Chen PR's Mike Spinney shares his thoughts on utilizing social media for professional communications...
In the world of professional communications, social media is an easy thing to overlook. At least it is to those of us with a bit more gray in our hair than we’re willing to admit. After all, we cut our teeth in this industry by rapping on the keys of an IBM Selectric, organizing envelop-stuffing parties, and developing cauliflower ear because a phone receiver was pressed against our heads half the day.
It sometimes seems that, for my generation, social media channels like Twitter and LinkedIn fall under the category “newfangled contraption.” It’s fun, not work. Now, get off of my lawn you crazy kids.
But as professional communicators, social media has to be a part of our day-to-day consciousness—for a host or reasons I don’t have the time to address here apart from saying, that’s where the conversations are happening.
I think a lot of the trepidation that manifests in a reluctance to engage in social media is founded in concern over doing it wrong and, thus, looking foolish in front of the entire Twitterverse. Ironic in some respects since looking foolish is part of the fun (provided foolishness is not confused with offensive).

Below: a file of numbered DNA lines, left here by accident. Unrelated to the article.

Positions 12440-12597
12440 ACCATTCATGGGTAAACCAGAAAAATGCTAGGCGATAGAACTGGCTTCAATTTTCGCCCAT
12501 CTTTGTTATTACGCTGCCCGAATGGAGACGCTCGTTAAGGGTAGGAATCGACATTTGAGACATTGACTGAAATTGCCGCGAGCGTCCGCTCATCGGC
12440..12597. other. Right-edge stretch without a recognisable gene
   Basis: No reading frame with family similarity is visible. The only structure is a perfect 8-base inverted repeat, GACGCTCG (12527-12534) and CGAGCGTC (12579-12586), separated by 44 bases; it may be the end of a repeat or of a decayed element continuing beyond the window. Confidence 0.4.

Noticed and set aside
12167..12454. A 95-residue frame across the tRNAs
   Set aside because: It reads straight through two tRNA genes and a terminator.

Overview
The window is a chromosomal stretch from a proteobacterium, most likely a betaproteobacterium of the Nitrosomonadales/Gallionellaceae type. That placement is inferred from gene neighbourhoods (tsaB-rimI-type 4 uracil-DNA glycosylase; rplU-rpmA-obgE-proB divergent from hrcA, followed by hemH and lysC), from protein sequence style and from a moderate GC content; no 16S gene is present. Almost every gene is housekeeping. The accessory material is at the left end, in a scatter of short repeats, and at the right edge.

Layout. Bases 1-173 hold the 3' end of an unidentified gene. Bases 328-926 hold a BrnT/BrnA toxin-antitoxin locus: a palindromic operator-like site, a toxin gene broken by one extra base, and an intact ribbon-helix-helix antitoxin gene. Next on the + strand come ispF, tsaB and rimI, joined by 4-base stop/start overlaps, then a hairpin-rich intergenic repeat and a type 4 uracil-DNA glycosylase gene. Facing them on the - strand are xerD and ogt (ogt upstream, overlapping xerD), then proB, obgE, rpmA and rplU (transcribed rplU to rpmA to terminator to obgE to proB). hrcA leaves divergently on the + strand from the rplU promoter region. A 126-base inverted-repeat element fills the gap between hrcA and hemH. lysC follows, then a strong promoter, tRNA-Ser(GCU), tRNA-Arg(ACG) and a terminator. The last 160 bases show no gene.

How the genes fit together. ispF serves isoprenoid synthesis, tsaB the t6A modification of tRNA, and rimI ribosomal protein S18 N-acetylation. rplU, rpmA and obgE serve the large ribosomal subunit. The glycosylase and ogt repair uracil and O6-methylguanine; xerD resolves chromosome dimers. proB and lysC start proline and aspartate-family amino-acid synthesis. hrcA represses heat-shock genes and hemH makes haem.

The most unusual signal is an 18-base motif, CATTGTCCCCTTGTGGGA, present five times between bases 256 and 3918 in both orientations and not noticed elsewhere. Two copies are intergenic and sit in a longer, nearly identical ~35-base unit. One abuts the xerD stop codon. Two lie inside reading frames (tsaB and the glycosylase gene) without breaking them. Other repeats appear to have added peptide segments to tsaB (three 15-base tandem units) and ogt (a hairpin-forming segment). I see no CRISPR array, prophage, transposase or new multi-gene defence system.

If you’re looking for some useful insight on how to do social media better, Digiday runs a lot of content on that topic, and this semi-recent article caught my eye, so thought I’d share. I encourage you to read the piece when you have time. In the meanwhile, here are my top takeaways:
- Pandering doesn’t build brand: No one likes a suck up, so don’t do it. Be genuine in your posts and it will show through.
- Trend-jumping doesn’t build brand: If you turn with the trends like a weathervane you’ll quickly wear out your welcome. Have some fun, sure, but always come back to your main focus.
- Bland irrelevance doesn’t build brand: if all you do is nudge along someone else’s content but have nothing to add to the discussion, you’ll fade into the background. When sharing a link, share an opinion as well. Originate conversations with new observations. Defend your position (respectfully). Show you’ve got something of substance to offer.
- Frequency and consistency DO build brand: are you posting multiple times a day or once a month? Your audience will notice. Or, rather… they’ll notice if you engage with frequency and consistently. On the other hand, if your twitter profile shows a few hundred tweets and your last was from Labor Day, 2011…
So, get in there and engage. Be relevant, be timely, add value and—over time—you’ll reap the benefits.